The board assessment (also called a board evaluation) is simply an assessment of board performance, typically measured using written questionnaires, in-person interviews, or a combination of the two. Boards may choose to bring in an outside facilitator or conduct the assessment on their own (often proctored by the general counsel or board chair); best practice recommends bringing in a third-party facilitator at least every third year and leveraging secure technology to protect the data collected during the board assessment process.
Board directors should conduct board evaluations because they are a valuable tool for receiving feedback and improving performance across all levels: board, committee, and individual. Ideally, board assessments underpin important board decisions around refreshment, succession planning, and strategy.
In the frenzy of today’s busy board agendas, the board assessment process is too often approached as a check-the-box exercise, which can impact the effectiveness of board assessments. A few best practices for boards to keep in mind:
Develop a Roadmap: At the start, boards need to determine what they want to accomplish with their board assessment process: Are you trying to streamline board and committee processes? Align the board’s composition with a new strategic direction? Identify board education needs? The nominating and governance committee is typically responsible for identifying these goals at the outset, which are then used to determine the appropriate assessment format, facilitator and frequency over a multi-year time horizons. We find that boards may not need to bring in an outside facilitator or conduct in-depth committee evaluations every year, which is why we recommend outlining a board assessment plan three years at a time.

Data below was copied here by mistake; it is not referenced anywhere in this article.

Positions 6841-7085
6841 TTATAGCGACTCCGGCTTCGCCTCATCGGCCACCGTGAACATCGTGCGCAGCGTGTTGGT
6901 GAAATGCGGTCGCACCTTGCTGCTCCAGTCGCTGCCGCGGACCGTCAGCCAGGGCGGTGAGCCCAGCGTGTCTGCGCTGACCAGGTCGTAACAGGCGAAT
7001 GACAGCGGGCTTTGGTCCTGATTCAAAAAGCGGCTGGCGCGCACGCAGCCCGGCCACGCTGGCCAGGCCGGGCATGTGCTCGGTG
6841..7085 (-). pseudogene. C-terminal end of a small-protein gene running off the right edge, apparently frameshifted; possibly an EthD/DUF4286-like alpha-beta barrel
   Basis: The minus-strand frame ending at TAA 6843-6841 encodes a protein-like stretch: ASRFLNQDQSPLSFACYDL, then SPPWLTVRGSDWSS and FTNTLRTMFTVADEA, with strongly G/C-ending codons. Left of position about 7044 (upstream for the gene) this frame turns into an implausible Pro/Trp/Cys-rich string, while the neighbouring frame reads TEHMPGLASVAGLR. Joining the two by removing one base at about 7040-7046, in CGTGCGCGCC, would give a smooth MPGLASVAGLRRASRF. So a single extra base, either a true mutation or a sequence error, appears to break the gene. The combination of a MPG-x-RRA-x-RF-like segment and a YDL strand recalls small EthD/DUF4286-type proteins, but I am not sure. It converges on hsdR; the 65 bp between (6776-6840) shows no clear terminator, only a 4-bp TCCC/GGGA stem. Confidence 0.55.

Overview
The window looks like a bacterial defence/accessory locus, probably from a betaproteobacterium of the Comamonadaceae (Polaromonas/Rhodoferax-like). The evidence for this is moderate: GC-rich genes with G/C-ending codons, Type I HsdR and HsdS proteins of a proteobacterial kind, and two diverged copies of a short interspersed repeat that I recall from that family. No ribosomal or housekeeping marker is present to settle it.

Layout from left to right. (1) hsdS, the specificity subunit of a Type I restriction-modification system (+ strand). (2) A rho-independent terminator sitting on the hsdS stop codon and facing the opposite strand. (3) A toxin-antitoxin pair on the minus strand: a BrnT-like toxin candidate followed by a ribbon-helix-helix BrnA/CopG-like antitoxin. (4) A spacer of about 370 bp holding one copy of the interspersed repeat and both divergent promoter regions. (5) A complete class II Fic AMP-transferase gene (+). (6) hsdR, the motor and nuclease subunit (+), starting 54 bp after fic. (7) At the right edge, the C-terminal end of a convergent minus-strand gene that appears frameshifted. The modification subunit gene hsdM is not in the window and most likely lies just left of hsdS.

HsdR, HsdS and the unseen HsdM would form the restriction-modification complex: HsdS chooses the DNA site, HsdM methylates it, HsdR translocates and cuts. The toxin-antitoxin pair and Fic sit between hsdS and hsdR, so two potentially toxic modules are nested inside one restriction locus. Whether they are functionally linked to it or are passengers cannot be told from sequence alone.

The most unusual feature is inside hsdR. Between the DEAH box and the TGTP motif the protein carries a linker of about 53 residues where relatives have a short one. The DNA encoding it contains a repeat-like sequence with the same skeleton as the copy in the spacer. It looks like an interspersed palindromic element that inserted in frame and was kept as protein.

Take Action on Results: This is arguably the most important phase of the board assessment process. How is the board using the evaluation results into improve performance? Sometimes the action taken can be as simple as tweaking a board process, devoting more time to strategy, or creating more opportunities for directors to build camaraderie outside of the boardroom. Other times, board leadership will need to have difficult conversations with a board member who’s underperforming or whose skills and experience are no longer aligned with the company direction.
Communicate Goals & Actions to Shareholders: Institutional investors are also encouraging today’s boards to be more purposeful in their board assessment process. Investors want to know how boards are using evaluations as a feedback loop to inform decisions in board composition and refreshment. Don’t miss the opportunity to tell this story.
With a process as important as board assessments, boards must ensure they’re using the right tools to—not only protect the data, but to visualize the results in a way that allows boards to extract key insights and outline action items.
The Diligent Board Assessment Tool allows today’s boards to conduct evaluations and analyze results entirely electronically through Diligent’s board management software. Not only is the process significantly more efficient than the traditional paper process, but it’s more secure.